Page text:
Endangered Whales Show Up On Georgia Coast — Finally

The whale surfacing in this photo is an adult female known as Halo, who might be pregnant. The endangered North Atlantic right whales usually begin arriving off the Georgia coast in December, but this year none had been seen until this week.
Credit Sea to Shore Alliance / Georgia Wildlife Resources Division
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Two North Atlantic right whales have been spotted on the Georgia coast. The endangered animals usually begin arriving in December, but this year none had been seen until this week.

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North Atlantic rights whales give birth to their calves in the Atlantic Ocean off the coast of Southern states, including Georgia.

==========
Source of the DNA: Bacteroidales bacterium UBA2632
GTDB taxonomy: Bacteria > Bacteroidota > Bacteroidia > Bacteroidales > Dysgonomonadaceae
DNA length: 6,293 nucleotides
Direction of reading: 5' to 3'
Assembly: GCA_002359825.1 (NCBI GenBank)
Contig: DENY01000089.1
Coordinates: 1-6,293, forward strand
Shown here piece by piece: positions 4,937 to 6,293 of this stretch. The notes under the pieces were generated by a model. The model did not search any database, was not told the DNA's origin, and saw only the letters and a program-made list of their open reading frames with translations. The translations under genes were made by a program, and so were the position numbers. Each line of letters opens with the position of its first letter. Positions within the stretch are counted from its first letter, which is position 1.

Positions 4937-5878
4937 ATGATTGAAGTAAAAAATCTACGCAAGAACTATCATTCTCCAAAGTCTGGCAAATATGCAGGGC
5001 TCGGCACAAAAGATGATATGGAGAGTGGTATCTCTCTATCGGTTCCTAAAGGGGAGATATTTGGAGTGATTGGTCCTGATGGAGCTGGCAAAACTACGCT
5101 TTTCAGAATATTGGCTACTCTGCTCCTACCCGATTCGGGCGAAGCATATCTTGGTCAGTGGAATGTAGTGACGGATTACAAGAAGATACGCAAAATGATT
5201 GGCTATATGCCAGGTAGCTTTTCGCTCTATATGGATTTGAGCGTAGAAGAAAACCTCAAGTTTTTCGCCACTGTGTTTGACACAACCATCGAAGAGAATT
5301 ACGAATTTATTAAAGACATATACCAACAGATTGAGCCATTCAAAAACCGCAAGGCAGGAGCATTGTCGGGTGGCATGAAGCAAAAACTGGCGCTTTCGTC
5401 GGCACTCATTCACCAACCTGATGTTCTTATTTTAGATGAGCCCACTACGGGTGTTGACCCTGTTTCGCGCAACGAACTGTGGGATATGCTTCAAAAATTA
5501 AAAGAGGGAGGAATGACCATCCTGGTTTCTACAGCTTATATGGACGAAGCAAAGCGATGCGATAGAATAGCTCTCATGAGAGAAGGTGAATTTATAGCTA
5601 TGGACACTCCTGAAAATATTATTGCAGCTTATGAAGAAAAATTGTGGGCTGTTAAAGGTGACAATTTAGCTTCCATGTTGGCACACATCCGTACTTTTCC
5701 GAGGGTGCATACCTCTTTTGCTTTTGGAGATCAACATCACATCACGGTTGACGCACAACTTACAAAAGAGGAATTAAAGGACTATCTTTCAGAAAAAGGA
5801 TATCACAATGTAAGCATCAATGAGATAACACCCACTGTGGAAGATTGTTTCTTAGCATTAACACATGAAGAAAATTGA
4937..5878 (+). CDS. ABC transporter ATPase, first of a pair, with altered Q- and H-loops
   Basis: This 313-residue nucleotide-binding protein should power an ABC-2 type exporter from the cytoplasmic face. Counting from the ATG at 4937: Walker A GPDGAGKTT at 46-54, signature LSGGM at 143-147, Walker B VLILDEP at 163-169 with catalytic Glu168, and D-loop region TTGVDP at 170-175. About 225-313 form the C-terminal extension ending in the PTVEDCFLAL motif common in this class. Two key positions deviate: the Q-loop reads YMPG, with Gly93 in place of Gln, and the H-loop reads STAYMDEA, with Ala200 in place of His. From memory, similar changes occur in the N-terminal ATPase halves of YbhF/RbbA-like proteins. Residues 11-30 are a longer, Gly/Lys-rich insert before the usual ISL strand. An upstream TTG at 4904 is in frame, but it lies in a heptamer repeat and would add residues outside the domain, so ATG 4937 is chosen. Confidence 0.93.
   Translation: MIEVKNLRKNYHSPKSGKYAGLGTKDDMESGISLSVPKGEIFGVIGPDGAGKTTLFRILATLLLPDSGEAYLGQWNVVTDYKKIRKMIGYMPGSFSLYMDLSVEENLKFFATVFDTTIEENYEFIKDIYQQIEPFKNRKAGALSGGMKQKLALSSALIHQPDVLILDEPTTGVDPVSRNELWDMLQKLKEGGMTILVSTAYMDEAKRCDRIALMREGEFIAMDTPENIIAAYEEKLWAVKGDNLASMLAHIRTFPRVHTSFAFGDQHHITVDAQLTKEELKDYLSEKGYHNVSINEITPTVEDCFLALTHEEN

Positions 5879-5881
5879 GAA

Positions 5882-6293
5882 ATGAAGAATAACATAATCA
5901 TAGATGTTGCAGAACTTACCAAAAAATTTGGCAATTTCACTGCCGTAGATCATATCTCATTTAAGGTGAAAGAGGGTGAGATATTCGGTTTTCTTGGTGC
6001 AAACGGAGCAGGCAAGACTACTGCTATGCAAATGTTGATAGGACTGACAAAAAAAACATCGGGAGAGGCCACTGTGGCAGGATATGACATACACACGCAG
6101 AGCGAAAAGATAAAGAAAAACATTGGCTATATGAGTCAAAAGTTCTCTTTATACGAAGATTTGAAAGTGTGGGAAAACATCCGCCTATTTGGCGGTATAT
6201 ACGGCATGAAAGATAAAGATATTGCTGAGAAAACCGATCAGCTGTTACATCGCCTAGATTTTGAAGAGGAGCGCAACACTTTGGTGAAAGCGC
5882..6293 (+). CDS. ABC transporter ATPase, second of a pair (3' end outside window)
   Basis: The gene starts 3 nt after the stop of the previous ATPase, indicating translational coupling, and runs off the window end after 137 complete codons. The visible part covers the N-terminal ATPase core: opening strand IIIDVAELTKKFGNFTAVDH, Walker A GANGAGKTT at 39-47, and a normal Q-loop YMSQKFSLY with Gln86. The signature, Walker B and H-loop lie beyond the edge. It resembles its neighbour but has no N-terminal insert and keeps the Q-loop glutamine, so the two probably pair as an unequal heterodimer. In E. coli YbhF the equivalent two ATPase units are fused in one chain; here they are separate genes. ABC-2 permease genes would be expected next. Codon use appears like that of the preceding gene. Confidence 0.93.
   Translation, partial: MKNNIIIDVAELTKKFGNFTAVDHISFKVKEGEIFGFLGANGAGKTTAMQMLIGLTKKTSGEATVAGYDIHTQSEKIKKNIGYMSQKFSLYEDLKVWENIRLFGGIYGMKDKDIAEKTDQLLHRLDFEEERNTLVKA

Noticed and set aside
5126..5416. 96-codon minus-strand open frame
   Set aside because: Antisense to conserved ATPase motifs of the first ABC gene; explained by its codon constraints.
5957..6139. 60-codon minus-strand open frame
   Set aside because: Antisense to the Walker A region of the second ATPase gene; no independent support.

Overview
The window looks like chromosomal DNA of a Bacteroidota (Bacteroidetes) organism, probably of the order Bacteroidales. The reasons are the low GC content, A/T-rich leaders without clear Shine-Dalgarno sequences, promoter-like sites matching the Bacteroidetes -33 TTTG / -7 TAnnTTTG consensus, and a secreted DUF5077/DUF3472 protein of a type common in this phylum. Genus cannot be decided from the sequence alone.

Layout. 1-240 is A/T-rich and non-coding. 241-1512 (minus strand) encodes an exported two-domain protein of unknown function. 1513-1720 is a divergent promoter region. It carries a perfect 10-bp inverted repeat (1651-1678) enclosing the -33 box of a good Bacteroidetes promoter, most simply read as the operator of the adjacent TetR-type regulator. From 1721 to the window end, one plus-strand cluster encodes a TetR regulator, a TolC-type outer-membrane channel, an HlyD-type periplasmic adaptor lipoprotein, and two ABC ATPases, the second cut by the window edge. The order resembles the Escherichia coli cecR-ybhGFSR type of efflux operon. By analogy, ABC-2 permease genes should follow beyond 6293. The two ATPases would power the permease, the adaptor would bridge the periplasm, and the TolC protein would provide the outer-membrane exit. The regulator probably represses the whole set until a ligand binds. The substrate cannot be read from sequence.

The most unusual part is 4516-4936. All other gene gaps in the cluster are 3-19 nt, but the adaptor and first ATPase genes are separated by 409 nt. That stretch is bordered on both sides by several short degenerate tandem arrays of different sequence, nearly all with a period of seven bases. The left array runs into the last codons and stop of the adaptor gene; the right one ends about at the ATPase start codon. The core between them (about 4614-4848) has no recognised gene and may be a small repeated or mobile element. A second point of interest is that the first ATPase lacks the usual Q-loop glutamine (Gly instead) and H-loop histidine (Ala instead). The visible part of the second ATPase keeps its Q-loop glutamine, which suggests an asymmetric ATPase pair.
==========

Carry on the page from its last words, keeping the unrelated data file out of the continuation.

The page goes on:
No calves have been spotted yet, but an adult female nicknamed Halo who might be pregnant is one of the whales that monitors saw from a plane Wednesday near Little St. Simons Island.

Last year was terrible for the critically endangered whales. Seventeen died in the Atlantic off Canada and Massachusetts. Several of those are believed to have been hit by ships or caught in fishing gear.

One whale has been found dead so far this year. It was off the coast of North Carolina and Virginia and appeared to be tangled in a fishing line, according to the National Oceanic and Atmospheric Administration.

There are about 450 of the animals left.